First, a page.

Please, I beg you, if you’re a manager, don’t discard performance reviews like I did, originally. They really are important, if for no other reason, they’re the one time that most managers really sit down and talk with their directs. Reviews are hard, but they don’t have to be. Create an open and honest environment with your directs, and performance reviews can actually be beneficial (hard to believe, I know).

  10. Steven B. Levy

    I was very transparent with my teams about the timing. It wasn’t so much the evaluations that had odd timings as much as the ratings. Ratings were often assigned before the self-evals were seen by the manager.

    1) I believe — and I shared this with my teams — that the person for whom you’re writing the self-evaluation is your next manager, the person who will hire you when you leave my team. (Granted, in the rare we-need-a-paper-trail case, that might not hold.) I also would edit my comments to correspond with self-evals, and sometimes vice versa, pushing the review back to the employee to address a particular point that I would make in my eval. I tried to write the evals in response to what employees wrote, but as you note, Scott, sometimes the timing made this very difficult if I wanted to be truly thoughtful about what I wrote.

    2) Where does the expectation come from that self-evals will dramatically affect a review rating or rewards? If the manager doesn’t know what the employee’s been doing, and how well she’s been doing it, then there’s a much deeper problem. Likewise, if the employee is in doubt as to the manager’s evaluation before receiving a piece of electronic paper, that’s the real problem. Feedback and “reviewing” is a regular occurrence, not a once-a-year event, or it’s useless to everyone involved.

  11. Sean Crawford

    At work our “yearly reviews” happen every few years. I don’t mind them anymore. I work at a for-profit that bills the government therefore people cannot be individually rewarded. Any paper trail for firing is done in a special-purpose timely meeting. The review is for information and for setting goals to address shortcomings, usually trivial, sometimes big. The value for me has been learning, getting perspective on my work, and, being only human, learning what my blind spots are.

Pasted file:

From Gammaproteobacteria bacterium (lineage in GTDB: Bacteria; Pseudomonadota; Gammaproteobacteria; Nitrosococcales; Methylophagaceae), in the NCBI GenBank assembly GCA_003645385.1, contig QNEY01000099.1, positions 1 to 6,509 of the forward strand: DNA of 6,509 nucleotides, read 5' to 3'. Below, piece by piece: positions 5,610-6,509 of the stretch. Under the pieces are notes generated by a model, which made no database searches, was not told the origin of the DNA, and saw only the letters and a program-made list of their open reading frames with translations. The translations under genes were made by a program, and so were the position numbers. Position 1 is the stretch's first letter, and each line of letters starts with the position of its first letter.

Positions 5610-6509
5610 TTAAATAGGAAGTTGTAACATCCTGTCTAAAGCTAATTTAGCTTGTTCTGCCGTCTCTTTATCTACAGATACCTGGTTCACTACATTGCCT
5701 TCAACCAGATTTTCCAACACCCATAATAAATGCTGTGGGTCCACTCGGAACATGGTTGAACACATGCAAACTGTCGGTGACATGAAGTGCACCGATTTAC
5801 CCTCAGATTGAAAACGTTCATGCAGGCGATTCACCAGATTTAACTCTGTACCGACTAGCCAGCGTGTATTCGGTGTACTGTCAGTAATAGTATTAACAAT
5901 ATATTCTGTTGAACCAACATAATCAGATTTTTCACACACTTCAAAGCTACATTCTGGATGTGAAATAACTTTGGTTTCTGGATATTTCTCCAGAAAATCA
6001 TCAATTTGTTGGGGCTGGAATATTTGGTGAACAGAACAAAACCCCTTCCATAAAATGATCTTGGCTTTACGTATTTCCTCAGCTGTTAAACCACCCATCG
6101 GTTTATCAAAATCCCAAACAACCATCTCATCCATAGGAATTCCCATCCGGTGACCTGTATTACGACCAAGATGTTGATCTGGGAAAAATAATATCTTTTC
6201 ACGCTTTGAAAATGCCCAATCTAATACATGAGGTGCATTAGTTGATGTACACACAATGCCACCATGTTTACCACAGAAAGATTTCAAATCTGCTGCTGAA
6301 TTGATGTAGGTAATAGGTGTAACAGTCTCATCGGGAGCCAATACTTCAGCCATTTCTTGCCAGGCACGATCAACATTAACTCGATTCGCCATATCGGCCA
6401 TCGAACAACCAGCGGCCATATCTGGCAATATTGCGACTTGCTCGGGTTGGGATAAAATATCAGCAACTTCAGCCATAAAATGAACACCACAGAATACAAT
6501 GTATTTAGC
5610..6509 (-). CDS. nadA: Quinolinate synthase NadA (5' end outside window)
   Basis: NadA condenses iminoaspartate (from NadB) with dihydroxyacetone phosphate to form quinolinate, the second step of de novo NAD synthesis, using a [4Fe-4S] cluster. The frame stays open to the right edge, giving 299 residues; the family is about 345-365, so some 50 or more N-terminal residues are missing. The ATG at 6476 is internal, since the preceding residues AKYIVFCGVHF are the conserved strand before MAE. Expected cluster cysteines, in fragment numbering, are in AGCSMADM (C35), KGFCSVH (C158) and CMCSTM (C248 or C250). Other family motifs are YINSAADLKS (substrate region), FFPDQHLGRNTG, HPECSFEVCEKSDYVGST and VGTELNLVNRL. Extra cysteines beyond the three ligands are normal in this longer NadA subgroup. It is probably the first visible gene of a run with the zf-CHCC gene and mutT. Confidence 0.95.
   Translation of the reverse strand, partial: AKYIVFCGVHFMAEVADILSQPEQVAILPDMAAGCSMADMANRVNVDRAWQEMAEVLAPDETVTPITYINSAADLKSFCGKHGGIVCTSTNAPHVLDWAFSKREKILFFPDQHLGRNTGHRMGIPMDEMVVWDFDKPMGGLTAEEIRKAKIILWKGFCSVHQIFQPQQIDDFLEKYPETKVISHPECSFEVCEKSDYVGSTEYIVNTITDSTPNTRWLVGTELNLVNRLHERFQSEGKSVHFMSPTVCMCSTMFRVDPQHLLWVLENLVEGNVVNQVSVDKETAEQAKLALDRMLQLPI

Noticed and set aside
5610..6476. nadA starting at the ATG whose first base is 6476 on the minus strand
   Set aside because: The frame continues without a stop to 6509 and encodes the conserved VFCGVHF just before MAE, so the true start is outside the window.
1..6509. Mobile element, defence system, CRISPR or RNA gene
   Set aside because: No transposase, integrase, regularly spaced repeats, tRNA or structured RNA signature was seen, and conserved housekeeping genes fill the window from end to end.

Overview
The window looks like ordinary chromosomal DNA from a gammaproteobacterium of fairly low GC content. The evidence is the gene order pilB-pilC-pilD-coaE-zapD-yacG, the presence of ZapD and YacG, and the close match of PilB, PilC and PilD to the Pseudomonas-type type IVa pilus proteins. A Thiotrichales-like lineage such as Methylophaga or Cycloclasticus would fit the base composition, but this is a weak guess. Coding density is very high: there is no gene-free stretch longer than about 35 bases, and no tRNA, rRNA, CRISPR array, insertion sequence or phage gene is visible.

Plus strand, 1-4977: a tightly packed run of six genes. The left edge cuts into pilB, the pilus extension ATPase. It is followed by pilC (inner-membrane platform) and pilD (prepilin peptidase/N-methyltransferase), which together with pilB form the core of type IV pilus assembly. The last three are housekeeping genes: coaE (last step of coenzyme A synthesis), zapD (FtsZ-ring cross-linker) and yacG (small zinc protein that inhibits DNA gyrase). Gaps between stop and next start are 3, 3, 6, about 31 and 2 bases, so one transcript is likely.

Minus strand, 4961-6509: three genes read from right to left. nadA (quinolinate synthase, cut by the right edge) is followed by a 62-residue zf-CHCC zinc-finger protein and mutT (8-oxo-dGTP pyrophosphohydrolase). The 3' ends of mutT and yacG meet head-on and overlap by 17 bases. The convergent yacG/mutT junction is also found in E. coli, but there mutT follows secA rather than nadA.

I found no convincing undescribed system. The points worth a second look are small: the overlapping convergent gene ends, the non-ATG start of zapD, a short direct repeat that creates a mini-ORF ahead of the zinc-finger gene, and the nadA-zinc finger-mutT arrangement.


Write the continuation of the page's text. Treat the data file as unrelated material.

12. Shinji

    I have seen the paper trails and also, the bad managers. These are the people who will preach transparency but, will fail at the very outset. They will not provide you feedback about what went wrong and why? never ask for explanations if they have genuinely received any complaints regarding your work.

    They will then use this information to lower the ratings, in order to, match the renumeration. In short, the whole process is a sham and you are forced to sit through it for the sake of bread and butter. Your article is like a nail on their heads. Thank you very much for writing on this otherwise, popular corporate legend.

    I hope the policy makers are reading this.

  13. John

    The place I work right now has a fairly odd process. The key component is that the promotion process is transparent. There is a promotion board made up of elected engineers who serve a few years once elected to the committee. This is who decides who gets promotions. When you are eligible for promotion, it is up to you to put together a substantial promotion packet and submit it to the committee. If you don’t want the promotion, you don’t have to put your name in the hat or write up a dossier. Due to this promotion process, the performance review is mostly a chance for you and your manager to talk about what you have done, what you want to do, and how your activities can be structured to help you with the promotion process whenever you want to apply. It isn’t perfect, but it is better than any other one I have seen. Since the onus of putting forth names and making decisions has been removed from the manager’s hands, they don’t have to play the politics themselves. They can just give honest assessment, advice, and assistance.

  14. Pawel Brodzinski

    Here is my take on the subject:

    In short: I agree that bad performance reviews should be banned. I also agree that most performance reviews are bad. But I think it is not that hard to run a decent performance appraisal.

    I tend to make the formal part, which usually means talking about money or money-related subjects, as short as possible and then switch to informal, open discussion which bears real value. For both sides.

    Hereby I boldly claim my performance reviews don’t suck (that much) ;)

  15. Jo Ayoubi

    Giving regular feedback to your team, colleagues and boss is a great, easy way of improving everyone’s performance and building good work relationships. Here’s a link through to how giving rapid feedback can really help performance:

  16. Craig

    I completely agree with you on this, especially about how with good managers the performance review really is just a formality. I’ve been working with a wonderful company for 5 years now and it’s just like that with the exception that my manager does give an honest review and will talk about things that need done differently, but as you said.. nothing is a surprise there. The one thing we do differently is a self-appraisal that goes along with this. It’s a little questionnaire with things such as “What are your goals for the next year?”, “What obstacles have you encountered this year and what steps did you take to overcome them?”, “What major accomplishments have you achieved this year?”, etc.. It seems less for HR than for just making us to think about the past year and what we could have done better or what we did extremely well. Either way it does keep us thinking in terms of goals, achievements, problems, and solutions.